After The Risperdal Trial, J&J Looks More Like Humpty-Dumpty
by Ed Silverman
January 20, 2012
Now that Johnson & Johnson has agreed to pay $158 million to settle a lawsuit in which the Texas Attorney General charged the drugmaker with a whopper of a scheme to illegally promote its Risperdal antipsychotic, a couple of questions must be asked: why was a deal not made sooner? Moreover, why did Johnson & Johnson risk further damaging its tattered reputation by going to court to fight a lawsuit that media reports indicated months earlier would easily cast the drugmaker in a terrible light?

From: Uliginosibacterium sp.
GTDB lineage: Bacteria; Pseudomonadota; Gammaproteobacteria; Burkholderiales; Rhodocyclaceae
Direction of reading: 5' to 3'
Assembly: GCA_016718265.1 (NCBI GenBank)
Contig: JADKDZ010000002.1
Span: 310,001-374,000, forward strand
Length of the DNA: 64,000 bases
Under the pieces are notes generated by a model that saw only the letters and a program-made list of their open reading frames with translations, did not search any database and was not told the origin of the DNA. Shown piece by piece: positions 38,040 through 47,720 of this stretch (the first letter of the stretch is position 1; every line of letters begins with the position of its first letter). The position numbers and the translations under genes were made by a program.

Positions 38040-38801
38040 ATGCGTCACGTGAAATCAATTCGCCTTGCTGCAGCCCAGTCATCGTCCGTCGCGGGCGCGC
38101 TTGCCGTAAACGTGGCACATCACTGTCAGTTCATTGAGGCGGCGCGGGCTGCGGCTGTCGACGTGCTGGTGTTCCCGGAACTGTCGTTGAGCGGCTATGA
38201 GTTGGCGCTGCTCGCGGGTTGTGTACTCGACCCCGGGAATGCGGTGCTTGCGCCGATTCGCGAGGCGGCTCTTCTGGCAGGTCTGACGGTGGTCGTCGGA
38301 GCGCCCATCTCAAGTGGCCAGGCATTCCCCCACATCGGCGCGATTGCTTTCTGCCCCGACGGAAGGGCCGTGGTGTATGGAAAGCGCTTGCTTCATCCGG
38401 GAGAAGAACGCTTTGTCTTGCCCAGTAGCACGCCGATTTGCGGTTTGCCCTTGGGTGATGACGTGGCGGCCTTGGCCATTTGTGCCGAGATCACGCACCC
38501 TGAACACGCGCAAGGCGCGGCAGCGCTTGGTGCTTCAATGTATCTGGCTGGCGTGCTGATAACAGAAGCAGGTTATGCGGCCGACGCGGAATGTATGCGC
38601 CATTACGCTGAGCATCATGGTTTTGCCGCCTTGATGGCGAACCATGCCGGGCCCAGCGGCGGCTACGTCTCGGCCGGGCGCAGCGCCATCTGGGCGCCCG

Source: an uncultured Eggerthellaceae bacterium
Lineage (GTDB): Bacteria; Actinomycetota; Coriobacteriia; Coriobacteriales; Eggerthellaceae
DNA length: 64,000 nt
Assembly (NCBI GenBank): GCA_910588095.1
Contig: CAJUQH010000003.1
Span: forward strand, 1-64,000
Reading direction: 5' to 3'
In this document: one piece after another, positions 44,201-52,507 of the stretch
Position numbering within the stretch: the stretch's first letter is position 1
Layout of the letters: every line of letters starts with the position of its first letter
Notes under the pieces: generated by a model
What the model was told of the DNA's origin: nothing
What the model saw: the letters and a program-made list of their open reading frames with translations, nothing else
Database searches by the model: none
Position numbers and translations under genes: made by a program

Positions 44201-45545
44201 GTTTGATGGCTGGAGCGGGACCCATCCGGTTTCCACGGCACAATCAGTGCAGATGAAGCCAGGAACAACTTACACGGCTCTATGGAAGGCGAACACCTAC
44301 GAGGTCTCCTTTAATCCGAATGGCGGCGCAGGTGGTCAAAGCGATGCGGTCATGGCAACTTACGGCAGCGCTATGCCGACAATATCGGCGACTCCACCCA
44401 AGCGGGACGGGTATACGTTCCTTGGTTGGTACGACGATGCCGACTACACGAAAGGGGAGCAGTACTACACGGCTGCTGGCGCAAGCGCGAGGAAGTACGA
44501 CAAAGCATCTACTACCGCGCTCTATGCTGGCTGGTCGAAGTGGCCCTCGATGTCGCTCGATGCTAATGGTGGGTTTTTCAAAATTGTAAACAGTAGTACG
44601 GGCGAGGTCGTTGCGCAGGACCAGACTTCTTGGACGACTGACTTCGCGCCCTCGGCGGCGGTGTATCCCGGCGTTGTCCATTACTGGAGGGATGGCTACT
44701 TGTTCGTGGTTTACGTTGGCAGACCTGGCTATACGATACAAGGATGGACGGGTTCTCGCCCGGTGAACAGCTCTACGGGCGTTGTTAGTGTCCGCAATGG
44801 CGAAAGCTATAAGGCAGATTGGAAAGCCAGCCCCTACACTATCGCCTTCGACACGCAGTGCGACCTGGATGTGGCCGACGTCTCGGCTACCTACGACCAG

Granted, the vast majority of people were probably not paying attention to the trial in Texas, or were even aware that it was taking place. Investors hardly blinked. But the media was on hand to track day-to-day events and dispatches were then Tweeted around the Internet. As a result, the stinging testimony lives on indefinitely for anyone to learn how J&J brazenly pursued market share, infamous corporate credo, notwithstanding. By last week, J&J had little choice but to settle, and the willingness of the Texas AG to accept a comparatively small payout made this decision a no-brainer. But going to court and enduring those few days of testimony was akin to allowing Humpty Dumpty to sit on the edge of a ledge. To some, J&J will always be bigger than the sum of its parts, but the Risperdal trial was just another example of a once-venerable – and now broken – image.